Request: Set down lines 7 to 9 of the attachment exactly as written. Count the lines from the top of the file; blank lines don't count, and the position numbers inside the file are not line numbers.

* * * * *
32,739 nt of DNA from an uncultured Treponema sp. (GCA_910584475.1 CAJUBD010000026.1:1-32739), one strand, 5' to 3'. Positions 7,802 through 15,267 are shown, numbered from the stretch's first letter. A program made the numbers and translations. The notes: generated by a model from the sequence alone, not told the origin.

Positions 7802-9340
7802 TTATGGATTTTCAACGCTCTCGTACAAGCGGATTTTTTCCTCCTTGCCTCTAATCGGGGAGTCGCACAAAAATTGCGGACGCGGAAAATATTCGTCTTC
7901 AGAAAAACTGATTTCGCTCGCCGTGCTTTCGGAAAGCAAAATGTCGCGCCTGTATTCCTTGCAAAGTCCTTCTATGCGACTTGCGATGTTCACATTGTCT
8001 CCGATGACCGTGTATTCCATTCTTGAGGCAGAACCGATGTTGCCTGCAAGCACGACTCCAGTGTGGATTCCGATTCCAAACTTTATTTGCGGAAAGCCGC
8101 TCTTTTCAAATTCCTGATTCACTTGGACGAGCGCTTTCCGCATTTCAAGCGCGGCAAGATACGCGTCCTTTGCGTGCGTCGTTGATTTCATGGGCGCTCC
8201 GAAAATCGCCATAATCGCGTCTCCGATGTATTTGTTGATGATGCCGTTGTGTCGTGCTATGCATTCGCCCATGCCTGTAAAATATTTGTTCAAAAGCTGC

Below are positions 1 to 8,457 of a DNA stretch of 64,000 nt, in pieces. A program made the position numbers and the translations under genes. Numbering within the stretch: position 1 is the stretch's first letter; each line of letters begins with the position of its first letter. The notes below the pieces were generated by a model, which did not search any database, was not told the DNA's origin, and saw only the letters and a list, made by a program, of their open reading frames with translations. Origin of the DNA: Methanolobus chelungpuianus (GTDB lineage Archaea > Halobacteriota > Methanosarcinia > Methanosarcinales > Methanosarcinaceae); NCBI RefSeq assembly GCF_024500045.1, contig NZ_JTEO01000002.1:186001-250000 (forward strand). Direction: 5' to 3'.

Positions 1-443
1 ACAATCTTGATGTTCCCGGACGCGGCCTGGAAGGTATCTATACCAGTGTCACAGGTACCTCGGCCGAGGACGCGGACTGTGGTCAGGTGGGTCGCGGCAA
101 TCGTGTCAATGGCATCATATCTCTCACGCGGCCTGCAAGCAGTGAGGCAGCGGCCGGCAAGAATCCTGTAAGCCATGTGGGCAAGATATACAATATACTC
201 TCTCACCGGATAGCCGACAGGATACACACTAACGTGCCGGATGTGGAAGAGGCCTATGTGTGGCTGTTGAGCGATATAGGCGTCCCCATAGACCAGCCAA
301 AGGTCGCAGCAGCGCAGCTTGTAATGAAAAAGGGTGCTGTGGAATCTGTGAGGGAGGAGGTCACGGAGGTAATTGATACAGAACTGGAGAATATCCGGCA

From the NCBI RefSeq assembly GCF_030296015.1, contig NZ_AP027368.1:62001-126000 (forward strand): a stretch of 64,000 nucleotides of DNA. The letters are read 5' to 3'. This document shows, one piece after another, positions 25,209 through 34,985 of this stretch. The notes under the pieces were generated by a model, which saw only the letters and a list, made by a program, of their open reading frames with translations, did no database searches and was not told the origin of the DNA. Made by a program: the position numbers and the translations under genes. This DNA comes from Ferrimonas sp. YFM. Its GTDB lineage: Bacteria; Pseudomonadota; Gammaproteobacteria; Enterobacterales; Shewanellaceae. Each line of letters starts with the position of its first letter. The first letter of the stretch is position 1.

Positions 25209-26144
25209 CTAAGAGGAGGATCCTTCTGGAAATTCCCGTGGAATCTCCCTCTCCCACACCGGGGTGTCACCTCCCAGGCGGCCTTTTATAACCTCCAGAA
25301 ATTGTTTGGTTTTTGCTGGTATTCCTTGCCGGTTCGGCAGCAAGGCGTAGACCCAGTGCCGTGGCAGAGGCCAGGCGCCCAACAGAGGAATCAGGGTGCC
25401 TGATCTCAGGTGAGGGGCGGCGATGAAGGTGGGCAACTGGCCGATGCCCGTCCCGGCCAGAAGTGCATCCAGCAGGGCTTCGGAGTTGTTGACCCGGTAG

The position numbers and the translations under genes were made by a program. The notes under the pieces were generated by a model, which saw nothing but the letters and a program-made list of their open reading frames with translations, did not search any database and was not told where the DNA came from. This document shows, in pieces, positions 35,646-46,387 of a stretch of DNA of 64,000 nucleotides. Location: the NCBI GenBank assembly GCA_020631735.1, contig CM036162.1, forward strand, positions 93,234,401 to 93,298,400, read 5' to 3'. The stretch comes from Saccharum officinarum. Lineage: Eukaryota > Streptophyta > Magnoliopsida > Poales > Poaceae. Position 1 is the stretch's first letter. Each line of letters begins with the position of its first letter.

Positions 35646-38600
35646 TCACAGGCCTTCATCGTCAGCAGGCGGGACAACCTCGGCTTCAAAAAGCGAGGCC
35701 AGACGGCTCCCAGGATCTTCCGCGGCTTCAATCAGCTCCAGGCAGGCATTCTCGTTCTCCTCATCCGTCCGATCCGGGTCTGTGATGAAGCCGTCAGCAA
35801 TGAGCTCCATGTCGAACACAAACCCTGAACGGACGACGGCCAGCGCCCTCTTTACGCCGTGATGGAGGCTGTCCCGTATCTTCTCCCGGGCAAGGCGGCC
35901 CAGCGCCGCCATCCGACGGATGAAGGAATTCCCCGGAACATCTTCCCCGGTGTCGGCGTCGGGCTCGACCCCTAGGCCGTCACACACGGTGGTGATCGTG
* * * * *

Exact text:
8201 GAAAATCGCCATAATCGCGTCTCCGATGTATTTGTTGATGATGCCGTTGTGTCGTGCTATGCATTCGCCCATGCCTGTAAAATATTTGTTCAAAAGCTGC

Below are positions 1 to 8,457 of a DNA stretch of 64,000 nt, in pieces. A program made the position numbers and the translations under genes. Numbering within the stretch: position 1 is the stretch's first letter; each line of letters begins with the position of its first letter. The notes below the pieces were generated by a model, which did not search any database, was not told the DNA's origin, and saw only the letters and a list, made by a program, of their open reading frames with translations. Origin of the DNA: Methanolobus chelungpuianus (GTDB lineage Archaea > Halobacteriota > Methanosarcinia > Methanosarcinales > Methanosarcinaceae); NCBI RefSeq assembly GCF_024500045.1, contig NZ_JTEO01000002.1:186001-250000 (forward strand). Direction: 5' to 3'.

Positions 1-443